"Hellbent" follows and does a bit to correct the impression: with an unavoidable, demanding reference to a classic Judas Priest song, this is a metal anthem like a metal anthem should be, praising metal and sounding like it was taken off the 1990 genre defining album Painkiller, with Priest styled guitar duels and clean high vocals soaked in Accept styled cat growls and thrash hints. A few tracks later, "Master of Confusion" features mocking laughter and some glam rock, and by now you understand that (at least some of) this album is a self aware joke, which Gamma Ray does not even try to hide.

And there's no reason to hide it: Gamma Ray is vital and kicking, and these guys can write good, even great, memorable tunes with some invigorating playing - all true to their function. This is by-the-book metal, but it's first class all the way. In fact, this is Gamma Ray at its most elegant yet effectively hard rocking form. Plentiful with articulate guitar solos (as opposed to a lot of generic ones found in similar works), with a vocal performance that is enthusiastic, grabbing melodies and lively tempos - this album is basically everything you will need for your guilty metal pleasure. Even the power ballad, "Time for Deliverance," is delivered with an appropriate pathos and with a thoughtful guitar playing that make it work despite its cheesiness.

The band achieves a good balance between speed and passion on this highly entertaining and rocking metal release. If you want a dose of typical, cliched yet varied heavy metal of the highest standards - you simply cannot go wrong with this one! (8/10)

[Our Gut Feeling on this release is available here]

 

Related reviews:
 
No World Order (issue No 6)  

 

 

 
9.3/10 Avi
 

GOV'T MULE - featuring JOHN SCOFIELD - Sco-Mule - CD - Mascot Label Group - 2015

Sometimes all you need is to have is the energy of a live gig restored in the comfort of your home, away from actual crowd, with optimal sound and without other disturbing/distracting factors. This fantastic release by Gov't Mule delivers by offering the above, as the pure, live energy of the 1999 gigs - with the power trio in its original form (including Allen Woody a year prior to his untimely death) - is well pronounced through the speakers once you press "Play."

The concert was captured with a rich, faithful sonic production. You can hear the details and also feel the audience reaction, allowing for a listening experience which places you right in the middle of the actual events.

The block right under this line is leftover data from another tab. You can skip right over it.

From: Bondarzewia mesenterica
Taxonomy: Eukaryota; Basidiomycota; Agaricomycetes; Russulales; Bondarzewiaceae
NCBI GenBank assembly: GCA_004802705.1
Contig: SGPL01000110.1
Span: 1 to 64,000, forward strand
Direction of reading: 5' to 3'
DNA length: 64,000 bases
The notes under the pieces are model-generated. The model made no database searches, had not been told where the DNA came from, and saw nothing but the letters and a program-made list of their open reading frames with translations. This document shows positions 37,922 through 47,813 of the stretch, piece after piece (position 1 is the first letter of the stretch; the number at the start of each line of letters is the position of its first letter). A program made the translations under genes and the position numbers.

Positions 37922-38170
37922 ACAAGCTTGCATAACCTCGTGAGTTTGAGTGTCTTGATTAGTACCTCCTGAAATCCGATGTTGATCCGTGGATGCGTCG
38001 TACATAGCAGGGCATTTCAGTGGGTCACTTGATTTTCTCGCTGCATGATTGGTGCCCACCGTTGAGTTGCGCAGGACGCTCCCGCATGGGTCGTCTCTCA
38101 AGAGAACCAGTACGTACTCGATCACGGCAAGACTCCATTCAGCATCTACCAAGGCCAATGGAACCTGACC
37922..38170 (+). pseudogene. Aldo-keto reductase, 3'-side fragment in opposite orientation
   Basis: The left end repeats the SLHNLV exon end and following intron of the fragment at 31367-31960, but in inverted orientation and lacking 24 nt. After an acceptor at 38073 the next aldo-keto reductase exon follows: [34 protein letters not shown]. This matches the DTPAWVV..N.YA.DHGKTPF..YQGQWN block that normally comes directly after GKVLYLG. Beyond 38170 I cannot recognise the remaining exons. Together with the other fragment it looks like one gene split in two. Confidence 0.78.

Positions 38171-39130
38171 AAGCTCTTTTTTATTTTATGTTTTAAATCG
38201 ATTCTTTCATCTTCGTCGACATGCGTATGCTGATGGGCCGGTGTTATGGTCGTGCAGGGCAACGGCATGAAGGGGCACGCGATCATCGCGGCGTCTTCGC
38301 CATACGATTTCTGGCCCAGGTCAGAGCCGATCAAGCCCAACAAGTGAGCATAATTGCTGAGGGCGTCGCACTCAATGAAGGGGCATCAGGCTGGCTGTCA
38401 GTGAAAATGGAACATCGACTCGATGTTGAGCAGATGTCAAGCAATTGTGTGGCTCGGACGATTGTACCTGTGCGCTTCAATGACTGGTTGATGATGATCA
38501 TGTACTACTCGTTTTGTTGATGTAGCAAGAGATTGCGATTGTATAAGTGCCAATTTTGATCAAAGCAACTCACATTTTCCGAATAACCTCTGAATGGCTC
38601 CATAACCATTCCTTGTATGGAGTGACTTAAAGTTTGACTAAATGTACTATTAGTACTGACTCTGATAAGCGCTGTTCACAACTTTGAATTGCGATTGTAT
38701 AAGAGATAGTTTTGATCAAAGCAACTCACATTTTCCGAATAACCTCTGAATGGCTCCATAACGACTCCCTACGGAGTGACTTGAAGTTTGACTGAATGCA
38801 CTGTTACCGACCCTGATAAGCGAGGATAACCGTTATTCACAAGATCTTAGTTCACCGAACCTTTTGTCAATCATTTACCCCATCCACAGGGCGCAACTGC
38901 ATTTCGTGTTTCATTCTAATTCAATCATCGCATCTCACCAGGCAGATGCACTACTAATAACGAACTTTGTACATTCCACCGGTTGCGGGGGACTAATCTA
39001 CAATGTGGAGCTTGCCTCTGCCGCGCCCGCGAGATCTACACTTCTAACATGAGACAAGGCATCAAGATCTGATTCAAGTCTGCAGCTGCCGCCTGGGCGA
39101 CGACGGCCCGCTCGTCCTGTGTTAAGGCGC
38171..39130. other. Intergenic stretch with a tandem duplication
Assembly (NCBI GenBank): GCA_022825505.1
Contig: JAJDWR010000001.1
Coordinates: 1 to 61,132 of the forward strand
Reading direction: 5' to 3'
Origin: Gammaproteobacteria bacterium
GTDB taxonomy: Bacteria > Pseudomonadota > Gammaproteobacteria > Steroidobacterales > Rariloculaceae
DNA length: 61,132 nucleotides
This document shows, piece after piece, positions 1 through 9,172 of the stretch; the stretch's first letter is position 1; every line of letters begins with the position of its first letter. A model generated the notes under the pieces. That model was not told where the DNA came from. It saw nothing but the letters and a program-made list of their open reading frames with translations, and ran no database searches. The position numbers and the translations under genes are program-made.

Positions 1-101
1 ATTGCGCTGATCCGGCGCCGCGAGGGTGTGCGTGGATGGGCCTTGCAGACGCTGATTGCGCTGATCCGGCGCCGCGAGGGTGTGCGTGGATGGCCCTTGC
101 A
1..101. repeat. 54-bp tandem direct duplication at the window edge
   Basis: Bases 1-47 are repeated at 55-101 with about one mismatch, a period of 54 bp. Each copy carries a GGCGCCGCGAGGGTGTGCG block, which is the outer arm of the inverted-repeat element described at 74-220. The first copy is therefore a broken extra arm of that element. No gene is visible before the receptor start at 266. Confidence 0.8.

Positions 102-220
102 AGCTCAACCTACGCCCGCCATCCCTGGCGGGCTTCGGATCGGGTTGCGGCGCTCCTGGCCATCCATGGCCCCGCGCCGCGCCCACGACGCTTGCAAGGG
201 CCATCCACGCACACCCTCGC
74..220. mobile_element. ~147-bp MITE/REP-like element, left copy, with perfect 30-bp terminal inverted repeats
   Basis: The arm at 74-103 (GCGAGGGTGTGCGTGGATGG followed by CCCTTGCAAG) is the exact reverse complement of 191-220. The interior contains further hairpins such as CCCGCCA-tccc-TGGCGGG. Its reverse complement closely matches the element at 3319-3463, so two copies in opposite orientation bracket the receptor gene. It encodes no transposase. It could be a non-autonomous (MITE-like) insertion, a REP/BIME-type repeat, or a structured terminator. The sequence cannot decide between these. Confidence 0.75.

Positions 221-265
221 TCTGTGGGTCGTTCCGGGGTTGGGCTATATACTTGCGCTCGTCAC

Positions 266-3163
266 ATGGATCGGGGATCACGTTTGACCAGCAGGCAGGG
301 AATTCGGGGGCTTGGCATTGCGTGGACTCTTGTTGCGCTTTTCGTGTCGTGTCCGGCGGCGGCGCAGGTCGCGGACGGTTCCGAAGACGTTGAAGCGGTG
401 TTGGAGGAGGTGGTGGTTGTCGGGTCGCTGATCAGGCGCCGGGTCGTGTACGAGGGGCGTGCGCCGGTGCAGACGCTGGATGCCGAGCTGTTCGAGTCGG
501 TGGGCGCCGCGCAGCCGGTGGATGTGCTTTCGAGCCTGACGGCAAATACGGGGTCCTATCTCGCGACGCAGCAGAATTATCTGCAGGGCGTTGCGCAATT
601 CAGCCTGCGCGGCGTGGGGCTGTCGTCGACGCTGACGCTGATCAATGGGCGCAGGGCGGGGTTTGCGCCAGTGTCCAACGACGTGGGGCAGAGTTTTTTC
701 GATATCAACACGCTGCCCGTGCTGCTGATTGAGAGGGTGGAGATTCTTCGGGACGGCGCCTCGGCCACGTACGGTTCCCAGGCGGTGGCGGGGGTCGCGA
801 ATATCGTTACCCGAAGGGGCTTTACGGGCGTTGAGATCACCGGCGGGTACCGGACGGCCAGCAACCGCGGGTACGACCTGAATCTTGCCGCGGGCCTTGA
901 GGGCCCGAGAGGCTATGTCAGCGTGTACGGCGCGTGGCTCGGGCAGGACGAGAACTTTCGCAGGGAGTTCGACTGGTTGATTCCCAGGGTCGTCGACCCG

As for the actual music offered here - it is an instrumental-rock jam session of the highest caliber. Throughout, Gov't Mule is joined by renowned jazz guitarist John Scofield and Dr. Dan Matrazzo on keyboards, and the pack results in a cohesive, constant stream of ideas and tasteful musical playfulness and willingness - always pushing forward and exciting yet never overwhelming with exaggeration or self-importance.

The compositions include Gov't Mule pieces (such as "Birth of the Mule," which is in itself a tribute to Miles Davis) as well as covers (such as "Afro Blue," which was immortalized by Coltrane); and while the performers stretch them considerably the essence is maintained. It is no mean feat, given that the shortest track clocks at about 9 minutes while the longest one runs for 23 minutes, and it can actually be argued that the elasticity of the material is exploited to the max, if not reinforced. The guitar talks on "Sco-Mule" as well as the openness with which The Allman Brothers Band number "Kind Of Bird" is treated serve to demonstrate that.

This set, which lasts about 2.5 hours, can be enjoyed repeatedly as it never gets boring. There's an exquisite sense of funk here that keeps the whole thing on track while these excellent improvisers astound you with fiery licks and dexterous decorations, unleashing tons and tons of marvels, and moving from peak to peak. We can't understand how you can play music for so much time without running out of ideas, but this recording is a given fact, and as such a testimony to these musicians' competence (which, at least in the case of Gov't Mule, has never before been so discernibly documented on record). (9.3/10)

 

 

 

 
8.25/10 Avi
 

ENGELHARDT, TOULOUSE - Mind Gardens - CD - Lost Grove Arts - 2014